Training: Build capacity of skilled officers and staff, coordinate with other institutions about training, exchanging information and getting relevant training for staff and officers, compile information about new technology; besides, staying in contact with experts, incorporate technology in the training and update the training syllabus, coordinating with CDAC-Pune, MITCON-Pune, CBI Academy-Ghaziabad and also coordinate with CDTS - a central Government organisation in the field of computers providing advanced training; further, to organize meets with NASSCOM, DSCI, Forensic Lab working in cyber areas and give them deeper information about cybercrime investigation.

A senior Inspector of Police from the Cyber Cell of Mumbai, requesting anonymity, says, "It's a positive move by the government to appoint an officer of the highest ranking, given there's only one cyber police station in Mumbai, insufficient to cater to growing complaints."

Policing Challenges

Most experts agree that police are not equipped to track cybercrimes, nor handle them effectively due to ineffective training methods.

Mali echoes, "There's less technically qualified manpower, as a cyber police station posting is seen as a side posting. Central coordination of cybercrimes across the state is poor; dedicated contact points with NGOs working in cybercrime are absent.

"Mostly, the police has failed to leverage technology to resolve crime or enforce faith among citizens of its capabilities," he says.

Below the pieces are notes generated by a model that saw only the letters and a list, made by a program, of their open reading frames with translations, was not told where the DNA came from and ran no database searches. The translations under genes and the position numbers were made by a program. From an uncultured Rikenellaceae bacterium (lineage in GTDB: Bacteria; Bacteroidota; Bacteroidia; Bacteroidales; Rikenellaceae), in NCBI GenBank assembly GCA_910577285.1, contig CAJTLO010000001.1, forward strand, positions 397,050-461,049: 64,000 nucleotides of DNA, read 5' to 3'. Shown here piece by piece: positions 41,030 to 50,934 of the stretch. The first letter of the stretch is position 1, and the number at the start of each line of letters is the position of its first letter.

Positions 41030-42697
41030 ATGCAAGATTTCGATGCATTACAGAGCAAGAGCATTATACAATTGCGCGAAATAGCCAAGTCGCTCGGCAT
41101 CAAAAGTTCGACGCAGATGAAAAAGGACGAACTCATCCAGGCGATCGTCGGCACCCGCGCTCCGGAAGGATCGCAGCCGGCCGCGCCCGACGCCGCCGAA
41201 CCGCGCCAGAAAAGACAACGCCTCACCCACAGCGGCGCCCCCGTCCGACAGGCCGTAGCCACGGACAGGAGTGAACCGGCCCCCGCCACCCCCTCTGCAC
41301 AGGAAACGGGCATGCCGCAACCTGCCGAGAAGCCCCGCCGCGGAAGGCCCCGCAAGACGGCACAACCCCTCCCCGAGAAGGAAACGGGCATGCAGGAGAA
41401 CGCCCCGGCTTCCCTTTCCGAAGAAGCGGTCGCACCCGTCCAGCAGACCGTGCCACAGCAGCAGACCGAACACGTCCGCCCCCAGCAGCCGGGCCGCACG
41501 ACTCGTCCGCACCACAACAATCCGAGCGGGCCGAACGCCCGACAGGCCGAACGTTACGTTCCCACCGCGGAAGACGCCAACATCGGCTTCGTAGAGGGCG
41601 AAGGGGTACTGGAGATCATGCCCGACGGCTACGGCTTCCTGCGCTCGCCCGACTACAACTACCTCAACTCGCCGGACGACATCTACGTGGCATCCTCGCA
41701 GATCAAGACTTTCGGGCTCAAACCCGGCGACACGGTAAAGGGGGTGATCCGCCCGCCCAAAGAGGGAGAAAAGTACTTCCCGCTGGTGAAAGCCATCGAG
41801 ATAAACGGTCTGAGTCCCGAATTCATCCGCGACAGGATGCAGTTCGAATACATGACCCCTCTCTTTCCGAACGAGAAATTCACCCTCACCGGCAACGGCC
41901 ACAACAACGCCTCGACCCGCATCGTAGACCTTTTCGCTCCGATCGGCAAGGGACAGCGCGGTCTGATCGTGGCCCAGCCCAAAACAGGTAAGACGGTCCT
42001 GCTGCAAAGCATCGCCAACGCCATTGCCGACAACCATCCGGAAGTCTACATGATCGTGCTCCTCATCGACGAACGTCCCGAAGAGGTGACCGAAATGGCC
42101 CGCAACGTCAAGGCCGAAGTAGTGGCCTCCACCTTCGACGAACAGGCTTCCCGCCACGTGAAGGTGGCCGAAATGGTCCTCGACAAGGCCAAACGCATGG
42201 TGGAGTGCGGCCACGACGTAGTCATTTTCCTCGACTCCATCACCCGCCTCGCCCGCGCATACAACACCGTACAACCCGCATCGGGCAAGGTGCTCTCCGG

Singh acknowledges that lack of right tools, knowledge and expertise among the enforcing authorities in dealing with growing vulnerabilities is a big challenge. "The priorities were different until recently, more tuned towards dealing with terrorism, money laundering, narcotics, human traffic, etc," he says. "Only now, they have an extended portfolio to deal with cyber breaches and crime with no expertise in the methods."

According to the senior official, there's only one cyber police station in Mumbai, receiving over 282 cases in 2015, a big challenge owing to insufficient staff. This will only grow.

Immediate Issues

Experts agree that the immediate task for Singh should be training police personnel and capacity-building.

They say Mumbai alone needs an additional two cyber-police stations and four cyber cells on priority. Mali recommends the government set up two special cybercrime courts in Mumbai and at least one in all leading districts of Maharashtra.

"Compulsory cybersecurity training and certification for all low rank officers is mandatory; imparting training to inspector-rank officers and linking it to their growth prospects will address the challenge," Mali says.

Bareja observes that the government should hire candidates and create a cadre of specialists to augment cybercrime capability, and simultaneously ensure sensitization of all personnel across ranks.

"Skill building must not be restricted to hacking techniques, but also ensure the creation of specialists in psychology, data mining, white collar crime, intelligence, social engineering, etc." he argues.

"It's critical to upgrade investigation methods across all levels and not restrict it to cybercrime departments alone if police departments must tackle cybercrime," Bareja says.


About the Author

Geetha Nandikotkur

Geetha Nandikotkur

Managing Editor, Asia & the Middle East, ISMG

Nandikotkur is an award-winning journalist with over 20 years' experience in newspapers, audio-visual media, magazines and research. She has an understanding of technology and business journalism, and has moderated several roundtables and conferences, in addition to leading mentoring programs for the IT community. Prior to joining ISMG, Nandikotkur worked for 9.9 Media as a Group Editor for CIO & Leader, IT Next and CSO Forum.




Around the Network